Indians cave to MLB pressure on Chief Wahoo

by Cleveland Frowns on January 29, 2018

Today, the New York Times reported that the Cleveland Indians will stop using the Chief Wahoo logo on their uniforms in 2019. According to a statement from MLB commissioner Rob Manfred that cited “Major League Baseball’s commitment to building a culture of diversity and inclusion,” the Indians organization “ultimately agreed with [Manfred’s] position that the logo is no longer appropriate for on-field use in Major League Baseball, and [Manfred] appreciate[s] [Indians CEO Paul] Dolan’s acknowledgment that removing it from the on-field uniform by the start of the 2019 season is the right course.”

Wahoo’s retirement has been widely viewed as inevitable at least since 2016, when Major League Baseball was stirred to eliminate the logo due to the national embarrassment it caused during the World Series. Dolan announced last fall that the franchise “would come to an understanding” with MLB on Wahoo “before the start of the 2018 season and maybe sooner than that,” and also said the Indians and MLB were “not aligned” on the logo’s future.

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While the organization could have embraced this moment to completely rebrand and disassociate with the strain of white supremacy that insists on the right to make baseball mascots out of genocide victims, it has instead insisted on sustaining the impression that MLB has forced the issue. Instead of acknowledgment of the obvious wrong the logo represents, we’ll now have the disgrace of an entire season where the Indians will continue to wear a symbol that it and MLB have publicly agreed to be “no longer appropriate for on-field use in Major League Baseball,” and contrary to “the goal of diversity and inclusion.” Also, Dolan has confirmed that the organization is “adamant about keeping the Indians name.”

The Times further reports that, “consumers will still be able to purchase items with the logo on them at the team’s souvenir shops in the stadium and at retail outlets in the northern Ohio market.” This only increases the likelihood that we’re in for a wave of revanchism at Progressive Field, where the same appropriative displays of Wahoo, redface, headdresses and the like—the very things that caused MLB to act on the issue in the first place—will only be more prevalent. Early returns on social media certainly suggest as much, with voters in a Cleveland.com poll coming out at 90% in favor of keeping the Chief.

It’s hard to think that the Indians organization has done anything more here than endorse a message that it’s OK to embrace racism as long as we’re not too obvious about it. It’s even harder to think that such a half-measure could exorcise Chief Wahoo’s curse. While the removal of the logo from the uniforms is a good in itself, to have it come without a full rebrand is a lost opportunity. Those who insist that our institutions display a baseline level of decency toward all people should continue to reject an MLB organization whose branding is rooted in and inseparable from white supremacy, whether Wahoo is on the uniforms or not.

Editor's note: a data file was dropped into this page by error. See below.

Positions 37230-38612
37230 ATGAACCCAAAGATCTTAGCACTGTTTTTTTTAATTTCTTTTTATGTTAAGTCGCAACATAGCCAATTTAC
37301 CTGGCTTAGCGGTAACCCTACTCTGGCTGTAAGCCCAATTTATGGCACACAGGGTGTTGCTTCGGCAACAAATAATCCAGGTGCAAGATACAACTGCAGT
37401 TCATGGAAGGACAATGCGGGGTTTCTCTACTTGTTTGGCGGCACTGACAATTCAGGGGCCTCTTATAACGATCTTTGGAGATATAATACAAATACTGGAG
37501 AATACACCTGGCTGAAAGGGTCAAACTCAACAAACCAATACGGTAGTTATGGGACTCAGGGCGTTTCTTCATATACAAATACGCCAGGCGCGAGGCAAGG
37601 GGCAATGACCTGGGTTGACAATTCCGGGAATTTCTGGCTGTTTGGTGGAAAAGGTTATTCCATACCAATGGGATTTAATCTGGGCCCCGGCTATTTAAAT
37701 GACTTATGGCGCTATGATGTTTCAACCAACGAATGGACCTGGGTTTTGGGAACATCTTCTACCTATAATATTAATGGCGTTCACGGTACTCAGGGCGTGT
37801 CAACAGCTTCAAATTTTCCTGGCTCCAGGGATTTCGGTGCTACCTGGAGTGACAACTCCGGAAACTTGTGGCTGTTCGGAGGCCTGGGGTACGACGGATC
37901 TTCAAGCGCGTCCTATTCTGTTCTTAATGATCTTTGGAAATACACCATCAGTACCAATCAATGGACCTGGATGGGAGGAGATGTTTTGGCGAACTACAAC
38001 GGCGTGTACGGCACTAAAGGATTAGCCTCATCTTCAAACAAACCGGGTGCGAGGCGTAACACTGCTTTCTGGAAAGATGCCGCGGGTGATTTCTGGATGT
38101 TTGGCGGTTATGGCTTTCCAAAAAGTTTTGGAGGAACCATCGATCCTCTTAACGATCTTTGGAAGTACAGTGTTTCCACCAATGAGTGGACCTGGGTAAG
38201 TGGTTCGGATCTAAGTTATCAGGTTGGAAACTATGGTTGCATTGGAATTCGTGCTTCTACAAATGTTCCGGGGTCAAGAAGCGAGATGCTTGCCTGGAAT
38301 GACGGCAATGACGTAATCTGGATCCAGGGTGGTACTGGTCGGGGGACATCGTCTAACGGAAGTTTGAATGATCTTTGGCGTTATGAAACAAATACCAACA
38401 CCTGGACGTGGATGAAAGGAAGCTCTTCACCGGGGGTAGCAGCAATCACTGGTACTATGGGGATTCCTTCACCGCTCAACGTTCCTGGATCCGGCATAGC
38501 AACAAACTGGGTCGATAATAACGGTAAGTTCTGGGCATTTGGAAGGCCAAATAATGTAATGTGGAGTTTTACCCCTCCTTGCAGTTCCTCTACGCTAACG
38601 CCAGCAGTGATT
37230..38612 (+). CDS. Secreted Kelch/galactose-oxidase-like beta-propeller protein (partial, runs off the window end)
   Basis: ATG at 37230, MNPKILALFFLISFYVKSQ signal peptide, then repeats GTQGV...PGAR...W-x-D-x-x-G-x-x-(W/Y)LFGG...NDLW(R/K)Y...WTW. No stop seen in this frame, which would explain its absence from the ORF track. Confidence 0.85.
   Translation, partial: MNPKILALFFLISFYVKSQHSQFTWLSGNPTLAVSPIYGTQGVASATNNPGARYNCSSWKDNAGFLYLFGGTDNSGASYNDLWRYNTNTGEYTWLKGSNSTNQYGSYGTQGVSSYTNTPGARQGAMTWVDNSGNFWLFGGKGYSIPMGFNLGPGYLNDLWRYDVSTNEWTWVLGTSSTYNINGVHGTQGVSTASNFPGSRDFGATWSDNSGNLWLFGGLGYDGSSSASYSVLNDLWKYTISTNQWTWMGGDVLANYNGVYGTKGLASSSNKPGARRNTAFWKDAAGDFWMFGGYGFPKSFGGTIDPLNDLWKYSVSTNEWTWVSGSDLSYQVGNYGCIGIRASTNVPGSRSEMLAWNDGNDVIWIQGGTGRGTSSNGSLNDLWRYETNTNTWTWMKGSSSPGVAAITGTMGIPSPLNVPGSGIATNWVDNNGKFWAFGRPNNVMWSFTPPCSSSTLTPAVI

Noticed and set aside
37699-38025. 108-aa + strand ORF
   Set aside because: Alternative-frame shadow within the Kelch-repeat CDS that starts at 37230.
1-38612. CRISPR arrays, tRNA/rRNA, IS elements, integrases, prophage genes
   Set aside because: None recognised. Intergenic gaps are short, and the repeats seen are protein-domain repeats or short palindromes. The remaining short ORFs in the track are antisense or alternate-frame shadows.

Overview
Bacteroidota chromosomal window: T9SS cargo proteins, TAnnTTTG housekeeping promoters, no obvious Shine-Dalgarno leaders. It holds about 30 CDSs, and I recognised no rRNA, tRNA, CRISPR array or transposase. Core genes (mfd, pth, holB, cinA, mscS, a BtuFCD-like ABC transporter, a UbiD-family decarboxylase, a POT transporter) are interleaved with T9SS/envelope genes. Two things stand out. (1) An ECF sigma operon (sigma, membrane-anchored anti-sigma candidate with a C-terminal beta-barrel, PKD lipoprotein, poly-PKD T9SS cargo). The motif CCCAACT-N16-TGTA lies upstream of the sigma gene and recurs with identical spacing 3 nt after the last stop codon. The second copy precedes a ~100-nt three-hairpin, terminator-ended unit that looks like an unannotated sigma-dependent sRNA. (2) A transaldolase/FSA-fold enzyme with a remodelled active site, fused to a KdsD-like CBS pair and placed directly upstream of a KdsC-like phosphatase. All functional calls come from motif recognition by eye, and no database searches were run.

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Baseball’s greatest curse wins again

by Cleveland Frowns on October 12, 2017

Now that the Curse of Chief Wahoo has done its thing yet again—and as brutally as ever with such an unceremonious first-round bouncing of such a historically great regular season team—hopefully more people will realize that the curse is something better to root for than an organization that engages in, enables, and encourages open racism and bigotry with its branding. As unfortunate as it is that the Cleveland MLB franchise forces Cleveland baseball fans into this choice, it’s long past time for this community to stop tolerating and enabling this trash by continuing to support this organization.

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This isn’t a left vs. right issue, it’s about insisting that our institutions display a baseline level of kindness and common decency toward all humans. Change the name, change the logo, join the 21st century and stop worrying about revanchist low-lifes who might (but probably won’t) stop supporting a baseball team if it stopped being racist. Until then the Wahoo curse will surely live on and on and on.

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Baseball’s greatest curse is about to be put to the test

by Cleveland Frowns on October 5, 2017

When the Chicago Cubs beat Cleveland’s Indians in last year’s World Series, they also vanquished the Curse of the Billy Goat, ending their 108-year championship drought. This left the Indians as baseball’s longest losing franchise, without a title since 1948, and Cleveland’s Curse of Chief Wahoo as the undisputed champion of baseball curses—having survived the more celebrated Billy Goat curse, as well as that of the Bambino, extinguished by the Boston Red Sox in 2004.

It probably shouldn’t have been a surprise that the Indians’ curse would outlast these more famous curses, which really were small potatoes in comparison. After all, [click to continue…]

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With City Council’s efforts to suppress a referendum on the Q deal having failed, Dan Gilbert was finally faced with the prospect of a public vote on the proposed $100-million-plus subsidy to pay for discretionary renovations to Quicken Loans Arena. Rather than subject this project to scrutiny at the ballot, Gilbert decided to pick up his ball and go home.